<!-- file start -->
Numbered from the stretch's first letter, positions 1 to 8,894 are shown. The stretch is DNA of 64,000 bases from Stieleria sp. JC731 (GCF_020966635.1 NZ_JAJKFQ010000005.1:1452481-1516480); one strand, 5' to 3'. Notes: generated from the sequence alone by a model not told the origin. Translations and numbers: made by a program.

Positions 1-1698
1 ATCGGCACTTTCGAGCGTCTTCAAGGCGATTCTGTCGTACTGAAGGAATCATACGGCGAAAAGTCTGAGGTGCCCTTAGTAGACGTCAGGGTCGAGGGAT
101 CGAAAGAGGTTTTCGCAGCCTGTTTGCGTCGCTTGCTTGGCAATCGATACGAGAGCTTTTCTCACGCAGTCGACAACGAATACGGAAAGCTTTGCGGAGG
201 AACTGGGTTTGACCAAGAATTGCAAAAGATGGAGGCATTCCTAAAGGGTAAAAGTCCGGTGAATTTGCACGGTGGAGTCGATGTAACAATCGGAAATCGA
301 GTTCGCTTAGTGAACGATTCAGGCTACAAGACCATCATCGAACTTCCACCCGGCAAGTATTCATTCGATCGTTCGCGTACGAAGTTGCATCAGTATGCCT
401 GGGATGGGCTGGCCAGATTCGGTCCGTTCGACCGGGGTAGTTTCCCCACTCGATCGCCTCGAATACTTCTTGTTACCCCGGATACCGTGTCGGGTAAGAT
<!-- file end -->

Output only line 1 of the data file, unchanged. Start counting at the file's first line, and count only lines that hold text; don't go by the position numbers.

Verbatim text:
Numbered from the stretch's first letter, positions 1 to 8,894 are shown. The stretch is DNA of 64,000 bases from Stieleria sp. JC731 (GCF_020966635.1 NZ_JAJKFQ010000005.1:1452481-1516480); one strand, 5' to 3'. Notes: generated from the sequence alone by a model not told the origin. Translations and numbers: made by a program.